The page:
The story within Taylor Swift’s Folklore

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Photo by Esmé Warmuth

Taylor Swift’s latest album, Folklore came out this past summer to postive reviews.

During quarantine, people found themselves relying on the entertainment industry more than ever before. Excitement swept households around the world when Taylor Swift revealed that she would be releasing a new album called ‘Folklore.’ In the past, the buildup to Swift’s albums has been a long process with lots of hints and teaser trailers, but this time, she announced the album with almost no warning.

A statement she released on Instagram read, “Surprise! Tonight at midnight I’ll be releasing my entire brand new album of songs I’ve poured all of my whims, dreams, fears, and musings into… Before this year I probably would’ve overthought when to release this music at the ‘perfect’ time, but the times we’re living in keep reminding me that nothing is guaranteed. My gut is telling me that if you make something you love, you should just put it out into the world.”

The album has sixteen songs, with vastly different feelings and subjects. What ties them all together is Taylor’s beautiful piano and guitar instrumentation. The music is incredibly well constructed with the use of a variety of non-conventional instruments like harmonica, maracas, and bongos tying together the vocals. Taylor Swift uses understated low notes to carry out her poetic lyrics.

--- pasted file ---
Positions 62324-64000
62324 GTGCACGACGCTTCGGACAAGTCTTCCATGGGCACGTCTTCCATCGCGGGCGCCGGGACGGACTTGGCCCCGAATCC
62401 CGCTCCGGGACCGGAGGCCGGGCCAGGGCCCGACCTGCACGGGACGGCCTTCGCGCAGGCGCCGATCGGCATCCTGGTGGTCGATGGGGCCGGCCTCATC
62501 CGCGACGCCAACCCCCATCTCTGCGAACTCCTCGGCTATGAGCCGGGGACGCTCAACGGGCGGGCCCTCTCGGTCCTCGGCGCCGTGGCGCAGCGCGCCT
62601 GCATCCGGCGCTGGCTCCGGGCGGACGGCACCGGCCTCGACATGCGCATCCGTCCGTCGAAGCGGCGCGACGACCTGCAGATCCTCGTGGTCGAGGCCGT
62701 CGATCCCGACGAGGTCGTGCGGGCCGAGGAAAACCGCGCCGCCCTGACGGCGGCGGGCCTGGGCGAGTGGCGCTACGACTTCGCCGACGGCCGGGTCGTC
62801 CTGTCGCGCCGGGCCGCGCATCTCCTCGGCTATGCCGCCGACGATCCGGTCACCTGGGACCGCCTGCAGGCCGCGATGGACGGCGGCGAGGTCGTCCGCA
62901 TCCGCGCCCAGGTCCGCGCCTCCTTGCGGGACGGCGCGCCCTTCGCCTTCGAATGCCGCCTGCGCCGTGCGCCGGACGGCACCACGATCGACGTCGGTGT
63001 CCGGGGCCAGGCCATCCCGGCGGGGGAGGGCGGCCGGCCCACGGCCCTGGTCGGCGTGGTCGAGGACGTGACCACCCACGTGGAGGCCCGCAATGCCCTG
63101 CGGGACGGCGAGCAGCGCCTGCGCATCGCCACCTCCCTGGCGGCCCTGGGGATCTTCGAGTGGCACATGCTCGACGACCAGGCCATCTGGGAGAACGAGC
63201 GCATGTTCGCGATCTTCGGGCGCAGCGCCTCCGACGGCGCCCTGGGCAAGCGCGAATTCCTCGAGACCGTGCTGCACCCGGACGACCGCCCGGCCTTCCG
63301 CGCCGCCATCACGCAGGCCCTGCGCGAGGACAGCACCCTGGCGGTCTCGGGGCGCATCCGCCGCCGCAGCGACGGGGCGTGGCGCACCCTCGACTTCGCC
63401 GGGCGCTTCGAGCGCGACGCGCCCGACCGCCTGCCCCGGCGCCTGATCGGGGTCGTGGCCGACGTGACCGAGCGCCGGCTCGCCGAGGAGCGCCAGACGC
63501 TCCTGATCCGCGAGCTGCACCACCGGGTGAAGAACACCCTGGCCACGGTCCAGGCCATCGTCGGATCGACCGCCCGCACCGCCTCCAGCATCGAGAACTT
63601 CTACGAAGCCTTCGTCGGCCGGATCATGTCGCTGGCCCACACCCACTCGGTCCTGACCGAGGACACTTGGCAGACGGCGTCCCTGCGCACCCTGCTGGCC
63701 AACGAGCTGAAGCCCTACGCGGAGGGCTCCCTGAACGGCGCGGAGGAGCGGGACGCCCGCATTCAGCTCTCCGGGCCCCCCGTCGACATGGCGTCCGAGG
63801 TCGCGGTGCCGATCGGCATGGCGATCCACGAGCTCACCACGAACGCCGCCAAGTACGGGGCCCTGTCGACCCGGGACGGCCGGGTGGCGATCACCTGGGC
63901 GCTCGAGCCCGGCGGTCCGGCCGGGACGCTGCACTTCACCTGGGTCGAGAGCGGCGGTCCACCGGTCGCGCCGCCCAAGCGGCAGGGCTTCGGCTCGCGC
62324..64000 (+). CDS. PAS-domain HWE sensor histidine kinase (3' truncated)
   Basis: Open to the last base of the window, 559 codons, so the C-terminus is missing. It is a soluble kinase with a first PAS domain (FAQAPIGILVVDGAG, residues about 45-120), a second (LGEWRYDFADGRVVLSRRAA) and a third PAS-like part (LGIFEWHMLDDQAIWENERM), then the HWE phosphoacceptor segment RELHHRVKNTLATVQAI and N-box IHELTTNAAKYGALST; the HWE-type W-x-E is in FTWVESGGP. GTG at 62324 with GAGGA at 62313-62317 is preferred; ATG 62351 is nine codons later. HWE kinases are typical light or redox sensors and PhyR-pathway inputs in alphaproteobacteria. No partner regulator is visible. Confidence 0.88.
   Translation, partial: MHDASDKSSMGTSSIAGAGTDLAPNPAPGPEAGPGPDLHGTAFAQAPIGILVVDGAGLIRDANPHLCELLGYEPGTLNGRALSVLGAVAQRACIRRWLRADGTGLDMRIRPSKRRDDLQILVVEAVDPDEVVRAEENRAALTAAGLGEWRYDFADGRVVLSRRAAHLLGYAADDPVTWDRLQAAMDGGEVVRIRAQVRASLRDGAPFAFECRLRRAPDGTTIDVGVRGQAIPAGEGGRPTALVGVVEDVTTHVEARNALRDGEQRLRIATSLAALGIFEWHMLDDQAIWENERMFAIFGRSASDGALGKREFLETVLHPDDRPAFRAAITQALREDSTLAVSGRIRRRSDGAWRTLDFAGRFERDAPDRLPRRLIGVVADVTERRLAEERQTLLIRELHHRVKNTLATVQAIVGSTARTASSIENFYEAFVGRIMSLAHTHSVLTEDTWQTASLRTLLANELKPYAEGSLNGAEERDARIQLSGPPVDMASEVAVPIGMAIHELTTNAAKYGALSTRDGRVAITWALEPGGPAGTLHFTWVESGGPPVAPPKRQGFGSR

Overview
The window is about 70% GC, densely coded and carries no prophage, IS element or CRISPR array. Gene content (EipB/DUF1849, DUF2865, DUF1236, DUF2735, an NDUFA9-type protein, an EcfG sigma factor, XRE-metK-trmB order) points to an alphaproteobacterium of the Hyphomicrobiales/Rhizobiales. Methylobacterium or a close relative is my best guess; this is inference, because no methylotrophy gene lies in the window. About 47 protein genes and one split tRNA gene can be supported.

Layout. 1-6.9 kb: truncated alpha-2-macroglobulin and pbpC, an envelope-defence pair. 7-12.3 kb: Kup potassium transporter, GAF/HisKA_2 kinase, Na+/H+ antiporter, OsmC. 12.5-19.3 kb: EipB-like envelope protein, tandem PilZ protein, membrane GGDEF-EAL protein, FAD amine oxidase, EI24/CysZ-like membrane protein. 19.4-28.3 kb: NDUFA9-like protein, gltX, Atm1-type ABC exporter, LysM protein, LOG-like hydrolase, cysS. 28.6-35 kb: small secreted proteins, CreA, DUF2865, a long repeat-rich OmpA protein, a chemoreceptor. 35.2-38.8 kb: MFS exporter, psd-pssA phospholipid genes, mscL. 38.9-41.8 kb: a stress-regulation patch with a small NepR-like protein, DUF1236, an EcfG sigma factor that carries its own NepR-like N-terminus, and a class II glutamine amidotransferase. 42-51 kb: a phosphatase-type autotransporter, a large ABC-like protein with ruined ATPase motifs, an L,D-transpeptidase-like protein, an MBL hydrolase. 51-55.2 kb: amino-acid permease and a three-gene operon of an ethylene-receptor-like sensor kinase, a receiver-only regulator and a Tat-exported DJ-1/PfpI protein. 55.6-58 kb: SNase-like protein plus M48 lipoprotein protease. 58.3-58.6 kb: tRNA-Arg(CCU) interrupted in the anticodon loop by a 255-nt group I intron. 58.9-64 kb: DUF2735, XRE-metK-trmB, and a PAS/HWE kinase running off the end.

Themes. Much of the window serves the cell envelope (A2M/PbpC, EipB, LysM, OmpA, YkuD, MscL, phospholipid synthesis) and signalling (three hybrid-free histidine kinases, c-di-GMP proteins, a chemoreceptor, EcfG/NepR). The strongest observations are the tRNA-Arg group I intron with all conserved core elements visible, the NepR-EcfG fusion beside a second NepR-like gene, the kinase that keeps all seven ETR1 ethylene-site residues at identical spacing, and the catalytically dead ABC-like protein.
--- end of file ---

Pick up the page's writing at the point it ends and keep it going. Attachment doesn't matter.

As impressive as the music is, what stands out is how beautiful and thoughtful the lyrics are. The songs are a departure from Swift’s usual lovesick ballads and show beautifully constructed short stories set to music.

Taylor Swift mentioned in an interview that, “There’s a collection of 3 songs I refer to as The Teenage Love Triangle. These 3 songs explore a love triangle from all 3 people’s perspectives at different times in their lives.”

These three songs are assumed to be ‘August,’ ‘Cardigan,’ and ‘Betty.’ The story is of a character named James cheating on his (or her, no pronouns are used in the songs) girlfriend Betty with a character named Inez. ‘Betty’ is from James’ perspective as he sings that, The worst thing that I ever did was what I did to (Betty). In August, Inez sings, you were never mine. And in Cardigan, Betty sings, chase two girls, lose the one.

These songs paint a beautiful story of summer love and heartbreak. The story is unresolved, the question that is posed in every song is, will Betty take James back? We don’t find out. What the listener is left with is the tumultuous feeling of betrayal and regret.

Swift’s prose are incredibly emotional, and the indie feeling of the album has created a deeply moving set of songs.